necessarily GDP) by a considerable amount. Yet the discovery seems to have been not just accidental but made almost in a wave of absent mindedness, underlining the lack of inevitability and determinacy in invention. Ether was first synthesized in 1540 and known as “sweet vitriol” -- why did it take three centuries till its properties were fully recognized?53 It could have happened a century earlier, alleviating unspeakable agony for hundreds of thousands of “patients” of the surgeons of the time.
Could anesthesia have been invented in China? Unlike optics, in this case there was no need here for some breakthrough in the underlying knowledge base, since little of that existed in the West either. Nobody in the mid nineteenth century had any idea how precisely ether, chloroform, or other substances knocked out the patient. The Chinese embarked on another route toward pain relief: instead of chemical intervention, their path led to physical means through acupuncture. Yet much of Chinese medicine was based on the use of herbal medicine and the prevalence of opium in the nineteenth century indicates that chemical intervention in sensatory bodily processes was by no means alien to them. Perhaps more plausible is the explanation that surgery itself was rare in China. 54 Conditional on that premise, perhaps the Chinese should not have been interested in anesthesia. But this argument does not seem wholly satisfactory. Childbirth suffering presumably was not wholly culturally-determined.
We need to ask what it was, if anything, in Chinese culture that made surgery unacceptable. To maintain simply that Chinese medicine was “different” from Western and therefore failed to develop surgery, anesthesia, aseptic methods, and so on strikes me as a simplification. There was not one but many types of Chinese medicine, just as there were different approaches to other parts of natural science. Yet none of them resulted in the adoption of surgery as a widely practice form of medicine outside cataract surgery.55 It must be concluded, therefore, that Western medicine itself was not “inevitable.”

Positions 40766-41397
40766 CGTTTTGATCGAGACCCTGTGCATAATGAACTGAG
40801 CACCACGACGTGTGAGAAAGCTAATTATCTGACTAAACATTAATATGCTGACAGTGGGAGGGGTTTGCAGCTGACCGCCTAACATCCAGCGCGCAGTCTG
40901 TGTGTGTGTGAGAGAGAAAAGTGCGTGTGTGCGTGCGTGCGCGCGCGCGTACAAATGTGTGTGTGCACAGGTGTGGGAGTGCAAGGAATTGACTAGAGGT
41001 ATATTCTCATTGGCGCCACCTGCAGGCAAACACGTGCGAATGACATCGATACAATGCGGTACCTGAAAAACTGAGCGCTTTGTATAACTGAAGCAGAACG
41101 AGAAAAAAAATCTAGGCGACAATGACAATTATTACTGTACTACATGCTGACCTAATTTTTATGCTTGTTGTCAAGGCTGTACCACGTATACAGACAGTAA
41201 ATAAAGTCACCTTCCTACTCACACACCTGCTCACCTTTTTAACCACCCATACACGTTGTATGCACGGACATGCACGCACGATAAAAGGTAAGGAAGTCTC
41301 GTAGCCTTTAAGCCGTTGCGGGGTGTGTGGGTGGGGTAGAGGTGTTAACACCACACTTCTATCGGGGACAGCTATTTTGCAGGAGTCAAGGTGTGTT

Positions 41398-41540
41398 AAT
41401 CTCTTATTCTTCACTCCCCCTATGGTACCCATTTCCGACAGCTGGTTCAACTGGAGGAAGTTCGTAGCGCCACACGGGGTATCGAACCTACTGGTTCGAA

53Nitrous Oxide (laughing gas) was discovered by Joseph Priestley in 1772. No less an authority than the great Humphry Davy – the leading applied scientist of his day – suggested in 1799 that it “appears capable of destroying physical pain, it may be possibly be used during surgical operation.” Ether had also been manufactured since the eighteenth century for use as a solvent, but although its anesthetic properties were known in the early nineteenth century and mentioned in an anonymous note in the Quarterly Journal of Science and the Arts in 1818, they were never applied to surgery until 1842. In that year Crawford Long in Jefferson, Georgia removed the diseased toe of a slave boy under anesthesia. The technique was publicized widely in 1846 by an American dentist, W.T.G. Morton, who extracted a tooth using ether. Two years earlier, Horace Wells had used laughing gas for similar purposes. The celebrated Scottish gynaecologist, James Simpson discovered at about the same time (1847) the properties of another chemical solvent, chloroform. Within a few years the idea “caught on” and surgery went through the greatest revolution ever. Ulrich Tröhler, “Surgery (Modern).” In W.F. Bynum and Roy Porter, eds. Companion Encyclopedia of the History of Medicine, Vol. 2. London: Routledge.1993. Arthur W. Slater, “Fine Chemicals.” In Charles Singer et al., eds., A History of Technology Vol. V. Oxford: Oxford University Press. 1958. Sherwin B. Nuland, Doctors: The Biography of Medicine. New York: Knopf, 1988.
54Paul Unschuld, Medicine in China: A History of Ideas. Berkeley: University of California Press.1985, pp. 150-52.
55The Chinese are known to have experimented with cataract surgery, influenced by Indian medicine, in the ninth and tenth centuries, yet the initiatives did not take off. When an American medical missionary, Peter Parker, opened a clinic in Canton in 1835, cataract patients flocked to him by the thousands. Chloroform anesthesia was reportedly used in China in 1848, within two years after its use in the West. Unschuld, Medicine in China, p. 152. S. Yung, “History of Modern Anesthesia in China.” In Joseph Rupreht et